A sleepy and silly supernatural story.
Title: Flying Witch
Genre: Slice of Life
Publisher: Kodansha (JP), Vertical (US)
Artist/Writer: Chihiro Ishizuka
Serialized in: Bessatsu Shounen Magazine
Translation: Melissa Tanaka
Original Release Date: March 28, 2017
A review copy was provided by Vertical.
While not many people know, witches still exist in the world and Makoto Kowata is a witch from Yokohama who’s recently come of age. But the modern day is different that instead of having her make her way in the world completely alone at 15, Makoto is sent to the rural area of Aomori to live with relatives while she continues refine her magic. It’s a quiet place but somehow Makoto’s magic, from her mysterious messengers to her black cat familiar Chito, doesn’t feel out of place at all.
Flying Witch has a different art style from the anime and this rather simple art gives the same story a bit of a different tone. The anime had a soft color style, enough gorgeous scenery pieces that it could honestly be called “an anime tourism series,” and a soft soundtrack to tie it all together.
Chihiro Ishizuka’s original manga has very simple art. It’s not childish but the character’s faces are less detailed and the panels are filled with pure white backgrounds and very few tones. Even the font chosen for the lettering is a bit different than usual as it looks closer to handwriting than the usual font choices for manga. Altogether it gives the story a slightly more surreal, supernatural and almost creepy feeling at times — it’s no wonder that Makoto’s younger cousin Chinatsu is nervous and suspicious around her at first! In some ways this art makes the manga feel more like a slice of life tale, one of odd and whimsical characters and magic compared to the anime’s iyashikei (“healing”) approach.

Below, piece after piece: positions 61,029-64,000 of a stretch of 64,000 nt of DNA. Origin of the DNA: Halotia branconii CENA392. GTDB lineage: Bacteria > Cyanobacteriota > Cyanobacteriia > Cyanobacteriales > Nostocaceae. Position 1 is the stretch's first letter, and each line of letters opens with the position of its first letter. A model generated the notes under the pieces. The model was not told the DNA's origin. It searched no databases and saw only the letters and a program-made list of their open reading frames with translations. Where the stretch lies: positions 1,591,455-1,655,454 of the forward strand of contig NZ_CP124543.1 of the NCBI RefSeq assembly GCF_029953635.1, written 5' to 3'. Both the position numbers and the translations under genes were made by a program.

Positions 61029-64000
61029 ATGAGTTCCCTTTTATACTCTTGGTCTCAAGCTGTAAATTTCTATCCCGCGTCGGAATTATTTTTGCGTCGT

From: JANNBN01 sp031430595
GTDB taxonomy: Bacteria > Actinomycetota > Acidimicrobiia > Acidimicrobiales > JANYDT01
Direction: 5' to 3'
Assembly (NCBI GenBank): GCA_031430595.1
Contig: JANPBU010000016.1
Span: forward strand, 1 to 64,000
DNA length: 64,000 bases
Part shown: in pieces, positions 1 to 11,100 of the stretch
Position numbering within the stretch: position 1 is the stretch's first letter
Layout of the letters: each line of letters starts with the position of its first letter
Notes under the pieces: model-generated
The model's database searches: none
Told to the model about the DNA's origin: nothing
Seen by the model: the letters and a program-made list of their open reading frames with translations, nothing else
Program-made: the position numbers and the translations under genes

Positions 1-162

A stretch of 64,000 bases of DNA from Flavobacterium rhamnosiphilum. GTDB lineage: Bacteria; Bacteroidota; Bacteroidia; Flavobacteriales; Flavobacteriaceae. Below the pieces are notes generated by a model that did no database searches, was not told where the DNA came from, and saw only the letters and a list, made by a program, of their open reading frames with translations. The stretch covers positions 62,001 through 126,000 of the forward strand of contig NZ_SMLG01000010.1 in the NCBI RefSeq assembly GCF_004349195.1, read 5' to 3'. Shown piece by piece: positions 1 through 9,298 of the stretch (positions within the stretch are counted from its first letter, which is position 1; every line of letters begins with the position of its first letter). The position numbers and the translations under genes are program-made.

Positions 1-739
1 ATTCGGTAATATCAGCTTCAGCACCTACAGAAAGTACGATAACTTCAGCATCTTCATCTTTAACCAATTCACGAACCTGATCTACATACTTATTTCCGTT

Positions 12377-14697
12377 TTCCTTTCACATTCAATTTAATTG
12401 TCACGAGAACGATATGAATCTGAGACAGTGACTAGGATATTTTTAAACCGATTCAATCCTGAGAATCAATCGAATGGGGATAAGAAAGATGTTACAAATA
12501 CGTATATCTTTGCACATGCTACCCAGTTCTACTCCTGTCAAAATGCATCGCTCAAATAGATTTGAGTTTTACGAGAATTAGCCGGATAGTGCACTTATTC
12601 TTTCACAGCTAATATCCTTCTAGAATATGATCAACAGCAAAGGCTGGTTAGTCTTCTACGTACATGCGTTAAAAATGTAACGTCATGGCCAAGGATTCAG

Regardless of the style, the story is still the same and humor still comes across clearly. The humor in Flying Witch varies between the supernatural, like the mandrake scene and moments focusing on Aomori’s country-ness (which isn’t the butt of jokes but rather the instigator, like Makoto’s reaction to seeing a pheasant). Makoto’s cat Chito is remarkably expressive for a realistic-looking, non-talking animal (although Makoto does interpret for her) and Makoto’s younger cousin Chinatsu often comes across as unintentionally funny as well, and is one of the best depictions of what a younger cousin or sibling is really like.
Regardless of the version, Flying Witch is a sweet story about the simple wonders of both witchcraft and the countryside. It fills every interaction with a lot of heart and approaches every circumstance with a cheerful, if sometimes silly, attitude. I’m eager to continue revisiting this story in the second volume and beyond!